Contributing to a Roth in your 20's when you are at a 20% tax bracket is more beneficial than contributing at 40 and being in a 30% bracket. This is because in your 20's you will take advantage of contributing in a lower tax bracket all those years and allowing your money to grow with minimal taxes up front. Doing it at a high tax bracket will be a disadvantage to you as it will be less money to grow for you. So a Roth and a traditional Ira are geared for different purposes and different types of apropos.

@Ludmila M. ,

My wife and I both cashed out our IRA's to increase our rental portfolio and it was a mixed bag. The money that you contributed to your Roth can be withdrawn tax free, minus the penalty. All funds earned beyond your contribution will be subject to income tax as well as the penalty. As we are still young, we only had about $50K in our accounts, so we ended up with about $40K after all the tax penalty's, however that money has allowed us to purchase several more properties than we could of otherwise. It sinks to pay more money to the government, especially since you already paid taxes on the money once, however if you believe it will allow you to accrue additional properties, and you can stand the pain, it will be well worth it.

Contributions are not taxed, only earnings.  So, if over the past years, say you contributed $20K to the ROTH, you can take that $20K out with no penalty and no tax.  If you contributed $20K and the value is now $100K, the $80K spread is what is subject to early withdrawal penalty.

I have had a SDIRA since 1998 and it is a wonderful vehicle.  If you can somehow avoid taking the money out, that would be ideal...

Originally posted by @James Maher :

I'm sure @Brian Eastman will be by shortly.

If you don't need the money now, and can wait until you are 59 1/2, I would recommend setting up a Self Directed Roth IRA so that you can do real estate transactions in your Roth. I am currently in the setup process and already have a property that I plan to buy in a few weeks as soon as my transition is complete.

That's the thing, we are trying to decide between borrowing from the bank and taking out some of our Roth IRA contributions. SDR IRA is definitely in my plans, but we are not there yet.

Originally posted by @Frank R.:

Worst case scenario you lose 20% of your ROTH.  Best case scenario the investment with the Roth capital into real estate returns a far greater return than the stock market.

Life is short.  Do it.


Franklin

Well, embarrassing to admit, but one of our Roth IRA is returning 4%, the other one is negative, as of today. So, return-wise there is not much of an argument in favor of Roth IRA.

Originally posted by @Russell Brazil :

I think you would be better off just saving money outside of your roth to use.  You only have that once chance to get money into a roth, I dont see much upside to using that money.

 Higher returns? No need for collateral, if compared against bank financing?  This is my line of thinking, but, being a beginner, it can be flawed.

Originally posted by @Brian Eastman :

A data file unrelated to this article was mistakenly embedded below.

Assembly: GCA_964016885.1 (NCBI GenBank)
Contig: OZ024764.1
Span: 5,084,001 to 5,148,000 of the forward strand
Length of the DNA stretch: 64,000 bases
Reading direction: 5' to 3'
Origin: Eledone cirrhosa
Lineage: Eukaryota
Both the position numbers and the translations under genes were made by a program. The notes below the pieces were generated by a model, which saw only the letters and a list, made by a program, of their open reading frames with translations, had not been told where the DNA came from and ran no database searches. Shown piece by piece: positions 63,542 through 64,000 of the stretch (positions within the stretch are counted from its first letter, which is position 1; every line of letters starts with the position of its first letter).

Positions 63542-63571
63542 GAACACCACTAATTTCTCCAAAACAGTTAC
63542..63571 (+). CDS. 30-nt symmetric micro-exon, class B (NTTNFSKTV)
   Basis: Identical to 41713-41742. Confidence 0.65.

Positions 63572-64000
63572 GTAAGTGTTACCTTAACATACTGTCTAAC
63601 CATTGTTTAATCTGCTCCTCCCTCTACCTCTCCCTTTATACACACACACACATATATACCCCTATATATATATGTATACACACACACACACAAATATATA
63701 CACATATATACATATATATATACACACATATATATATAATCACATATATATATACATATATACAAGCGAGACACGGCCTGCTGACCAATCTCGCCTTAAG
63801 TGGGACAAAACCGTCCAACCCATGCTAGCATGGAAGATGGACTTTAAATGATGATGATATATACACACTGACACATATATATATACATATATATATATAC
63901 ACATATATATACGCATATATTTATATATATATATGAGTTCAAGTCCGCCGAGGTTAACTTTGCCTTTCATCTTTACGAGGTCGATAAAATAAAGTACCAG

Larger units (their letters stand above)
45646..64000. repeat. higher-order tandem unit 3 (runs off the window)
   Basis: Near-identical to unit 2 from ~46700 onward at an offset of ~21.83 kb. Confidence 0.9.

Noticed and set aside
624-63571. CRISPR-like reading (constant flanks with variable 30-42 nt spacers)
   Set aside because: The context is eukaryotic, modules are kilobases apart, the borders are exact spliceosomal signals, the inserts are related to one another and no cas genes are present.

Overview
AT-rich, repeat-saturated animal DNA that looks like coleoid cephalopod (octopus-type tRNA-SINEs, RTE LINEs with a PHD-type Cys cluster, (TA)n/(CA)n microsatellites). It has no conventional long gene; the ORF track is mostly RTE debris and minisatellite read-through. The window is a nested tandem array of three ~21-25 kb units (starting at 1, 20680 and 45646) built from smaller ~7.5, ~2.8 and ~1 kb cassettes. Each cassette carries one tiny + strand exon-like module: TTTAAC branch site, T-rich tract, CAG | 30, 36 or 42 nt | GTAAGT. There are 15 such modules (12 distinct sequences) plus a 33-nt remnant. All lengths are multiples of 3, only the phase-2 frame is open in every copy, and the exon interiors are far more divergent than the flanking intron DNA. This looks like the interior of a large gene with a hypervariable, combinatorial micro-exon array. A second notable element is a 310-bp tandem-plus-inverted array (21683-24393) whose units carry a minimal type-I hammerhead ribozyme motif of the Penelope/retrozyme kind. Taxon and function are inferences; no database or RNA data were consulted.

@Ludmila M.

There is no set answer to a question such as yours, other than "there are a whole lot of factors to consider", with the aim of making the best decision.

The key difference is that if you leave that money in a Roth IRA, all earnings and future distributions are tax-free. That can be a really big pot of tax-free money 15-20 years down the road if you invest it wisely. If you pull the money out, anything you do with that money will be taxed.

Unfortunately, there are a lot of calculators out there to help you compare a Roth IRA to a Tax-Deferred IRA, but there is no easy tool to help you determine what the respective after-tax values of spendable money would be to you in either the Roth or non-qualified funds. You'd need to do that math yourself.

The other big difference, of course, is that the Roth money is tucked away and you can access the money personally now if you take a distribution.  Do you need the money, or do you just want to control the money?

As noted above, if you were to keep the money in a Roth IRA, but move it to a self directed plan, you could then use that to invest in real estate. It would not become "your real estate business", but rather you would become a fund manger for the Roth IRA and decide to deploy the capital into real estate. There are certain rules relating to keeping IRA activities at arm's length that come into play. Because it is a Roth IRA, you could choose to take distributions of the earnings from time to time, instead of taking a big chunk out of the account.

Your licensed tax and/or financial advisor are going to be in the best position to help you look at all of the variables that go into such a decision and gather the facts that will help you think not only for today, but for the long term.

 Brian, thank you for taking time to respond. 

I do need the money to buy an investment property. So, I look at Roth IRA as a source of capital and compare it against other possible sources. Bank financing would be next in line. Looking at it from the worst-scenario prospective, I'd think losing own $$ is safer than defaulting on a bank loan, which will be secured by the investment property+personal guarantees. Or am I wrong?

Originally posted by @Ed D. :

Sorry typo on the last one as my phone doesn't let me post correctly.